Why We Argue about Amy Chua

American parents are too anxious about parenting

Walking by the Harvard Book Store the other day, I noticed that the Tiger Mother from Yale—Amy Chua—was coming to town this week to promote her new book. In case you missed the outbreak of mommy hysteria surrounding her controversial Wall Street Journal article, “Why Chinese Mothers Are Superior,” Chua has been the target of sharp criticism for such unorthodox parenting behaviors such as banning playdates and forcing her daughter to learn a difficult piece on the piano.

I personally found the piece to be more humorous self-examination—as Chua herself said she intended it to be during her visit to the Harvard Bookstore on Tuesday—than declaration of war. Regardless, it clearly struck a nerve with the American public, especially among individuals who took Chua’s writing as a person affront to their parental dogmas. The blogosphere is littered with rebuttals and counter-rebuttals of Chua’s arguments, which have conveniently driven her book sales through the roof. Chua made a direct jab at the deep insecurities many people have about parenting, insecurities that are part and parcel of the cultural assumption that parents can be blamed for anything that goes wrong in the lives of their offspring. Parents’ mortal fear of being hated by their children is what really makes questions of “parenting” such a lighting rod issue.

Interestingly, my own mother—who is a Chinese mother only by ethnicity and found Chua’s article “amusing”—tells me that there is no Chinese equivalent word for our use of “parent” as a verb. She and her four siblings were raised in Hong Kong under an arguably harsh and perhaps neglectful parenting style, but they all emerged from the experience as reasonably self-possessed and successful adults. They take care of my grandfather, and if they bear him any ill feeling for the way he raised them, they do a very good job of hiding it.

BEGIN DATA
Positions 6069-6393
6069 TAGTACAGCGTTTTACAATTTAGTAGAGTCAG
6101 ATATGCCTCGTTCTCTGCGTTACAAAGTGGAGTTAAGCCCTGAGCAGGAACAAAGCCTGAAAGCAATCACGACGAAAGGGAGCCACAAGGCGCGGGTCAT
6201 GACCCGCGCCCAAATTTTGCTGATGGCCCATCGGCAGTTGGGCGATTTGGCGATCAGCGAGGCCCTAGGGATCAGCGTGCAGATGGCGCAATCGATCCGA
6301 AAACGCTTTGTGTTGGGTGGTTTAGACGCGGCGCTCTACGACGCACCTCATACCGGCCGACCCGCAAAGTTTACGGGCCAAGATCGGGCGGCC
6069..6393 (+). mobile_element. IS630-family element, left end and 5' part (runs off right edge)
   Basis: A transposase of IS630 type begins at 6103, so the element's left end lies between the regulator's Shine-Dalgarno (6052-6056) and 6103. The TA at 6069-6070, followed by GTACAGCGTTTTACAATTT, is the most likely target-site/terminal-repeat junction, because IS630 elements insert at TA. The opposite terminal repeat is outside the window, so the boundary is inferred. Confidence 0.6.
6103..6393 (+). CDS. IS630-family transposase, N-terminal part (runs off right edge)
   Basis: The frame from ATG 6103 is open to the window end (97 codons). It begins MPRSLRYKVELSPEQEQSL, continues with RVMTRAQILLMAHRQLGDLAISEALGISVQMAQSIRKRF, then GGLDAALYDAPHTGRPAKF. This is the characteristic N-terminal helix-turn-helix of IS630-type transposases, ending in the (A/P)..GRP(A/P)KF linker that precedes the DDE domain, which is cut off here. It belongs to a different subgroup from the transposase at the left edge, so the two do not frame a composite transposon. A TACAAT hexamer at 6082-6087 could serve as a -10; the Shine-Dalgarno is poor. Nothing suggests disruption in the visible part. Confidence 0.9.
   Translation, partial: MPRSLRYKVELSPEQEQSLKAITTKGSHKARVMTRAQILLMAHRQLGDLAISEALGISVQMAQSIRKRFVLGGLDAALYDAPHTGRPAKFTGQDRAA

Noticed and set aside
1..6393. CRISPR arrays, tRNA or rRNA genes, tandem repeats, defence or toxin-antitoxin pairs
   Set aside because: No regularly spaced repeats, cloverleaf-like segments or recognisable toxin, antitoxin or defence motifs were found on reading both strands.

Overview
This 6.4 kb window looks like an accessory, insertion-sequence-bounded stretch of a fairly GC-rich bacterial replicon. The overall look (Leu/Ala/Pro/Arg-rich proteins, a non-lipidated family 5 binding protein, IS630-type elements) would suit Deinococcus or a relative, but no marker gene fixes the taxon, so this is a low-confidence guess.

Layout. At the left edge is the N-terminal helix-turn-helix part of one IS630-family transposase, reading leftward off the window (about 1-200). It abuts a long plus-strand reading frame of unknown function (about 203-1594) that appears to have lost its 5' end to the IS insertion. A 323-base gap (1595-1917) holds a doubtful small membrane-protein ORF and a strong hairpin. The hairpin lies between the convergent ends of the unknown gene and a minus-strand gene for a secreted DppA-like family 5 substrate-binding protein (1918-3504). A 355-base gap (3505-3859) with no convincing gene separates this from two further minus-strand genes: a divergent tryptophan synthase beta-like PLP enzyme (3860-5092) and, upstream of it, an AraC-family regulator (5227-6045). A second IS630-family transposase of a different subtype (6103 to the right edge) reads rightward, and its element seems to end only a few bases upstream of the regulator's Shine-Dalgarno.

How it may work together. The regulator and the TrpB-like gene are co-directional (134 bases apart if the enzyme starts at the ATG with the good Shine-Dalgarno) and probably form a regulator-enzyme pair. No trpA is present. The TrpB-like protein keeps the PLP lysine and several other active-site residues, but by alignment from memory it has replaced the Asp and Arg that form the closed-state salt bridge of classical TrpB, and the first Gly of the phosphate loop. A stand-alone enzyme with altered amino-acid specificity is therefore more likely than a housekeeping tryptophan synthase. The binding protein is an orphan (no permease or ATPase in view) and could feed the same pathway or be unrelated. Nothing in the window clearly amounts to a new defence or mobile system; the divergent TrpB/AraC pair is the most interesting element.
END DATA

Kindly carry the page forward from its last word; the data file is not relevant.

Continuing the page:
By contrast, I can’t begin to recall the number of novels or American popular culture portrayals of difficult relationships between parents and children in which bitter battles rage on when the children are grown and the parents are entering their last years. Compared to this, my mother’s attitude seems like the healthier one indeed. My grandfather is old, and he is by all accounts a much better grandfather than he was a father. Why blame him for the mistakes of the past?

Granted, this cannot always be the case, and some of the deepest psychological wounds are inflicted by parents upon their children. I do not dismiss the idea that harsh parenting can create damaged individuals. However, I do think that most people reach a point where they just have to move on and take responsibility for their own successes and failures.

In a culture so profoundly anxious about raising kids the “right” way, it may be hard to accept the possibility that parenting technique may not, in fact, matter all that much. In a 2005 article in USA Today, “Freakonomics” authors Stephen J. Dubner and Steven D. Levitt suggested that the factors that truly predict a child’s future success—socioeconomic status and education level of the parents—are decided long before those parents start making decisions about whether or not to allow TV or playdates.

“Good” parents are mothers and fathers who are doing the best they can. And really, that’s the most we as children can demand from them.

Adrienne Y. Lee ’12, a former associate editorial editor, is a history concentrator in Quincy House.

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